Intracranial aneurysms are present in up to 4 percent of the population. These potentially dangerous vascular lesions are being detected with increasing frequency in asymptomatic patients by advances in noninvasive imaging techniques, such as magnetic resonance angiography (MRA). Appearing like blisters on the wall of the brain’s blood vessels, aneurysms develop when the blood vessel’s native repair ability is exceeded by the mild, but constant, injury created by flowing blood under high pressure. The five most common risk factors for developing an aneurysm are: smoking, female gender, high blood pressure, middle age and family history.
Intracranial aneurysms are complex lesions that require a highly specialized, multidisciplinary approach that is individualized for each patient. Key members of the care team for these patients include endovascular neuroradiologists, neurosurgeons with special expertise in aneurysm surgery and neuroanesthesiologists. Availability of dedicated neurocritical care units is an essential care component. A consensus recommendation by these specialists may include close observation, obliteration of the aneurysm with a surgical clip, or filling the vascular outpouching with filamentous coils that are introduced by endovascular microcatheters via an artery in the leg. This latter process is called “coiling.”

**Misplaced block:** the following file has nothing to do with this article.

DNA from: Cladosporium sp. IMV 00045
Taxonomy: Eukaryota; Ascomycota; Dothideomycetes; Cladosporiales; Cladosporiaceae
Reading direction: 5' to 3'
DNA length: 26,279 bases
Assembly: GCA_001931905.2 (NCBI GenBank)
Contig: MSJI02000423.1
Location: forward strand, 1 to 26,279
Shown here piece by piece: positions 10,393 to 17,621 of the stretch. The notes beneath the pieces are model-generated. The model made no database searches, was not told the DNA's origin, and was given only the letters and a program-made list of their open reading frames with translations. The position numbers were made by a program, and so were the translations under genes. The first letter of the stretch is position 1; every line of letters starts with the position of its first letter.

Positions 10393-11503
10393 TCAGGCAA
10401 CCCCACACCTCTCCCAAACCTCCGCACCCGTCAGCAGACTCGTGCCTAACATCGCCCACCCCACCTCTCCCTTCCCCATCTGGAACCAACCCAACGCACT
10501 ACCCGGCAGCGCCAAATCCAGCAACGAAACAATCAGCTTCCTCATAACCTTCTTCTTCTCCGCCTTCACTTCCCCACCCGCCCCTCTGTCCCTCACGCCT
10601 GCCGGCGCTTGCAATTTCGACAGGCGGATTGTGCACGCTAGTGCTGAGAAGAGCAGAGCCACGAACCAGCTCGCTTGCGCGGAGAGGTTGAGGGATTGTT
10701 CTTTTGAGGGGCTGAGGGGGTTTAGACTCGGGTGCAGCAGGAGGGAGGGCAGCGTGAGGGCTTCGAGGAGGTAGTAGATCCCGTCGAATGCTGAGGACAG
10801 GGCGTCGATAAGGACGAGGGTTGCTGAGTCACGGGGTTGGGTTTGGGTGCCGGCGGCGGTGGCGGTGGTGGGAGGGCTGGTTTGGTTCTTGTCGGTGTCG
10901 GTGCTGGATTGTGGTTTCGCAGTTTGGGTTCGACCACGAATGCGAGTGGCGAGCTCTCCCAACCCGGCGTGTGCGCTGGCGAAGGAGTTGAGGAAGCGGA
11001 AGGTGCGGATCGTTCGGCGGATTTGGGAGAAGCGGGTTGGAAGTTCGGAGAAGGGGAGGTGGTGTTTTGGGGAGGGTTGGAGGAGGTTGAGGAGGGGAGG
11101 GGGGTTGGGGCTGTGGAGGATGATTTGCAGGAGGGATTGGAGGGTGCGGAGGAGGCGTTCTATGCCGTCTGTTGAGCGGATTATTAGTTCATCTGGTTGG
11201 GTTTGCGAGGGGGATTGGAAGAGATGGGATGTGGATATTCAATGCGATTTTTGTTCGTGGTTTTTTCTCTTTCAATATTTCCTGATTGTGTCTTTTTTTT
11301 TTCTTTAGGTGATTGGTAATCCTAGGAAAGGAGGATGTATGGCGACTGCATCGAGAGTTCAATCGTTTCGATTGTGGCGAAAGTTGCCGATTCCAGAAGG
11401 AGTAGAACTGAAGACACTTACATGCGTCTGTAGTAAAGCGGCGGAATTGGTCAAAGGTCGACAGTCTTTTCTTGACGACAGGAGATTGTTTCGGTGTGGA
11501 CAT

Those aneurysms that have a balloon-like opening, or neck, from the parent vessel are typically good candidates for coiling. Not infrequently, however, the aneurysm’s shape does not permit safe coiling. When the aneurysm’s neck is wide, it appears more like a molehill than a balloon. A molehill configuration is often referred to as a “wide-necked aneurysm.” The wide neck allows an unwanted protrusion of coils back into the artery. This can lead to a number of problems, including failure to obliterate the aneurysm and stroke. Thus, in situations where an aneurysm is not surgically accessible or the patient cannot undergo surgery, no therapeutic options can be offered.
Until recently, wide-neck aneurysms could not be treated by coiling. The U.S. Food and Drug Administration, however, has approved a tubular device called an intracranial stent to be used for such situations.
Once a stent is deployed across the neck of the aneurysm, coils are placed into the aneurysm through the stent wall. The stent struts prevent the coils from falling back into the artery by essentially creating a “chain link fence” across the neck of the aneurysm.
Stenting, however, produces another set of problems. A stent is a foreign body that can promote the formation of a blood clot inside the vessel, which is why patients are placed on two antiplatelet medications to thin the blood, usually aspirin and clopidogrel (Plavix®), after placement of a stent. The length of time required to thin the blood after stent placement is unclear, although stents may become incorporated into the vessel wall and covered with endothelium within weeks.